Over 50 Taxis Sit in Carpark Gathering Dust

Ming Pao

26th September 2013

Over 50 Taxis Sit in Carpark Gathering Dust

半百的士 塵封車場

業界疑囤積推高牌價 車行辯稱司機請假

Property developers have long been accused of hoarding up residential units to push up property prices. On the other hand, owners of Red taxis for which worth as much as a 600 sq. ft. flat in Tai Koo Shing are allegedly doing the same trick. Over 50 taxis were found parked in government public car parks throughout the day, and more than 50% of these taxis have valid vehicle licenses on their windscreens. However, these taxis are all covered with a thick layer of dust and some of them have flat tiers. Sources in the industry said that this has been happening for years, and believe that this is an attempt to create the illusion of taxi shortage in order to push up the taxi rental and taxi license prices. Chung Shing Taxi Limited, which owns around a dozen of taxis in this car park denied that it has been hoarding up taxis and said that the taxis were parked there because the drivers called in sick.

A industry source said that what was seen at that car park is only a tip of the iceberg, “some taxi companies have been found parking over 600 taxis in the rural areas for a long period of time. They started to be more discrete afterward being exposed, and park their taxis in remote container yards or scrap yards, and cover them with sheets to stop people from finding out.”

After visiting multiple government run public car parks in Yao Ma Tei, Tsim Sha Tsui and Wong Tai Sin after midday on both 18th and 19th September, 48 taxis with valid vehicle licenses were found parked in there. On 20th September, during the second round of visit, all of these taxis were still parked in the same spots.

In the Yau Ma Tei car park, 19 taxis were parked between level 1 and level 5. Three of the 12 taxis parked on level 3 have valid vehicle licenses on their windscreens. One of these taxis has one of its tires gone completely flat.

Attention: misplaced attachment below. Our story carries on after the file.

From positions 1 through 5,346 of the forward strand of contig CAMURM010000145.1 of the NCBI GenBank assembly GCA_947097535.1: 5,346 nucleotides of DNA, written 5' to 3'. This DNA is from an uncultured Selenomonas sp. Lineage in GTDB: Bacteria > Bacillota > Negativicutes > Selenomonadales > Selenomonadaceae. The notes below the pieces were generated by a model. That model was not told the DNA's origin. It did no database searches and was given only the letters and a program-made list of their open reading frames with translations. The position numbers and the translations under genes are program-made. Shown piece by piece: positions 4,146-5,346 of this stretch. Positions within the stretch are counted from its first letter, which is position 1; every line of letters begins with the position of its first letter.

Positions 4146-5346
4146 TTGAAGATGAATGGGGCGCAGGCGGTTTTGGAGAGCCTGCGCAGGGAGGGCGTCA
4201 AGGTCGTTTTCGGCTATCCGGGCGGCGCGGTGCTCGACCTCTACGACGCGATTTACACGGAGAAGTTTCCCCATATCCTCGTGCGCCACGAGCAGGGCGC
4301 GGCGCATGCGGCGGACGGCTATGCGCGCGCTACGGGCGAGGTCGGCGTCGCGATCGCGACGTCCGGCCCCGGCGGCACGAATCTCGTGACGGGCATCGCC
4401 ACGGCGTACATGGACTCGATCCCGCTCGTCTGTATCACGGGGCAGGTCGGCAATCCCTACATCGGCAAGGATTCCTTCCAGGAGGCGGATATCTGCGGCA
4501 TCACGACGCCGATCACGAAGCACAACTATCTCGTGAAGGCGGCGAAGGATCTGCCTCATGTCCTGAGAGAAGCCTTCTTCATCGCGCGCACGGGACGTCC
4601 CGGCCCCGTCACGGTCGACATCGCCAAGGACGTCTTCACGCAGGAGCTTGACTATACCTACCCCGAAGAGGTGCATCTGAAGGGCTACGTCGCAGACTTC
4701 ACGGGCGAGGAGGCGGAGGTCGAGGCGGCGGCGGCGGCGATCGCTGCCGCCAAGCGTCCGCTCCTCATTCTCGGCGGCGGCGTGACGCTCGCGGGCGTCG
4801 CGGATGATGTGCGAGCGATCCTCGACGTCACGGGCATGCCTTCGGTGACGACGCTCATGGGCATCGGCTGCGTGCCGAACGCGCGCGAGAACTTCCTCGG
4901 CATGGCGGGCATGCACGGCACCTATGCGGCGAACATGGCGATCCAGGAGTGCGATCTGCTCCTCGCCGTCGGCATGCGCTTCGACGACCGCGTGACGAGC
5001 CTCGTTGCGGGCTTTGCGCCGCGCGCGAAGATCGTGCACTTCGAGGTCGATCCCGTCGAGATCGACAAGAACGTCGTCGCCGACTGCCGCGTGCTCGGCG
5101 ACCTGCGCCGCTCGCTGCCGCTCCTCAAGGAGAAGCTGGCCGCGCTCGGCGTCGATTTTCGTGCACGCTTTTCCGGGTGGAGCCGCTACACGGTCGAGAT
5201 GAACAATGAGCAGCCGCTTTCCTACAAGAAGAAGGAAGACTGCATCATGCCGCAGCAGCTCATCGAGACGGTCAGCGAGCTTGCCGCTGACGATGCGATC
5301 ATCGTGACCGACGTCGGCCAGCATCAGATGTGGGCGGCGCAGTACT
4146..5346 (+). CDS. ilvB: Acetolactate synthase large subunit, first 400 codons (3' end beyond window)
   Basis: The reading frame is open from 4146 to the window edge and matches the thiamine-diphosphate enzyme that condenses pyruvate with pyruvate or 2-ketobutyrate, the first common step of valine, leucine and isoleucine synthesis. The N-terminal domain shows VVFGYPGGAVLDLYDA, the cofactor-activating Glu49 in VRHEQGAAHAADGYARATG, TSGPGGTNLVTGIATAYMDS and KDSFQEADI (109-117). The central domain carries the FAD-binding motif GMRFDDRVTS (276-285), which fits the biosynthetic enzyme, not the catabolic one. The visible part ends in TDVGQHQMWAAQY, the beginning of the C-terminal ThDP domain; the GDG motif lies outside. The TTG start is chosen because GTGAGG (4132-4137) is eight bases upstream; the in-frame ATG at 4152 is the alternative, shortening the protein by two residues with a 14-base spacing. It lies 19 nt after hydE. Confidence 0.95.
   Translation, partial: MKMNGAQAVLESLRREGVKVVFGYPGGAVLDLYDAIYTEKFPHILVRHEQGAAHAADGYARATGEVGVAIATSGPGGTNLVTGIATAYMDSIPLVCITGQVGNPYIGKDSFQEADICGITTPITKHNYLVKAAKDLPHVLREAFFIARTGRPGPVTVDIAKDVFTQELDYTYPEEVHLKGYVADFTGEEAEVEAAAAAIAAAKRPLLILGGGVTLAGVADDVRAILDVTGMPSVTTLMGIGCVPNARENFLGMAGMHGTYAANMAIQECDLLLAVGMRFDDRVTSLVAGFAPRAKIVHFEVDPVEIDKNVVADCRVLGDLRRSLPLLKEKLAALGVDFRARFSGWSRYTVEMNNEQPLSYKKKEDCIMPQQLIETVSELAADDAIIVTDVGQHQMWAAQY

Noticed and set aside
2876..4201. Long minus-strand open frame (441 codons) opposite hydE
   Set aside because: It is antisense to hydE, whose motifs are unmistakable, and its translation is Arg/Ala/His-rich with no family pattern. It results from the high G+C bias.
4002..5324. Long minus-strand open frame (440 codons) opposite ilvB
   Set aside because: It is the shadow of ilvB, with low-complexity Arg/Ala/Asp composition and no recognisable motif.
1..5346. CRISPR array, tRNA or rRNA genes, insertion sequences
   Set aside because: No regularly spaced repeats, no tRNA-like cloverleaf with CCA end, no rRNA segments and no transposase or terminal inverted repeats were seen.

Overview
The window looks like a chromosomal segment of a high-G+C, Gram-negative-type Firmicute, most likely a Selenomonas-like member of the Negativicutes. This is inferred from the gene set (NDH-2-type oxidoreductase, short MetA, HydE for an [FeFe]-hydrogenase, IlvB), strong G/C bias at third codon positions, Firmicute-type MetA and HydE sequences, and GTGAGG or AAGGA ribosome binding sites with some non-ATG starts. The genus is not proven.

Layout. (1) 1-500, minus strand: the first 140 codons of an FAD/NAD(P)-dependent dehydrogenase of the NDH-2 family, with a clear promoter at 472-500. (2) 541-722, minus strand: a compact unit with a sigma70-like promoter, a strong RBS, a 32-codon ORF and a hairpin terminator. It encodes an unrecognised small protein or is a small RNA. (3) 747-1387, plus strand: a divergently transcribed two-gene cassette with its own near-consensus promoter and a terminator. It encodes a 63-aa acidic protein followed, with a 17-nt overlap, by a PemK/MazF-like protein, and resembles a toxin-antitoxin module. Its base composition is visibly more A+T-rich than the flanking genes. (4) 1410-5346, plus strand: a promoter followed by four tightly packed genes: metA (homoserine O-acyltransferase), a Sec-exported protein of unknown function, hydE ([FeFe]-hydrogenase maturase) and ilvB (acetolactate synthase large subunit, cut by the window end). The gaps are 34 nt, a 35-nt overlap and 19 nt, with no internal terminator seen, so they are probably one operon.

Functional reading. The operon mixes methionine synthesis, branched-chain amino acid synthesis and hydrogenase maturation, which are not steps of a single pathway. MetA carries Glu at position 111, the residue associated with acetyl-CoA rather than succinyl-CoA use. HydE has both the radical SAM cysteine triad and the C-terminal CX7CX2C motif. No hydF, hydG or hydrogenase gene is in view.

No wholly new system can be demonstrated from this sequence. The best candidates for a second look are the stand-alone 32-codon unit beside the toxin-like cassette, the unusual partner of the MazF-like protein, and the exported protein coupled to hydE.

Similar situation is also found in the Tsim Sha Tsui car park with 19 taxis parked there and 15 of them were covered with a thick layer of dust. On the other hand, 10 taxis were found parked in a Wong Tai Sin car park. With each taxi license costs around US$900,000, the total market price of the 25 idle taxis that were covered with thick layer of dust is over US$21 million!

According to the Transportation Department, ten of the idle taxis found are owned by Chung Shing Taxi Limited, a leading taxi company, and companies and individuals related to Chung Shing.

A number of the people in the industry claimed that many big taxi companies have been hoarding up taxis for years. Government run public car parks charge no more than US$65 a month making it cheap for taxi companies to leave them idle, “although taxi companies will make US$1300 to US$2500 less a month, when the illusion of a taxi shortage is created which pushes the taxi rental price up, income will be boosted and license price will go even higher!”

Cheng Hak-wo, Chairman of the Taxi Dealers and Owners Association, refused to disclose how many taxis his company owns but denied that taxi companies hoard up taxis and said the accusation is unfair, “we manage many taxis. It is normal for taxi drivers to take days off, and taxis require maintenance too. It only day a couple days for the taxis to gathered dust if parked in a car park.”

“Taxi owners want to make sure that the front line drivers can make a living.” He also said that the taxi fare is too low, “if a few people share a cab, it probably would be cheaper than taking the bus.” He also said that with an increase of fare, drivers can make more money “Higher quality service, higher charges. Drivers can drive for lesser hours and feel more comfortable, so they can provide better service. Although taxi owners get return from leasing the vehicles to drivers, drivers always take the larger portion compare to the owners.”

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One response to “Over 50 Taxis Sit in Carpark Gathering Dust

  1. Pingback: POLITICS – Interests of Conflict Weekly Digest #1 | Hong Wrong Hong Kong Expat Blog·

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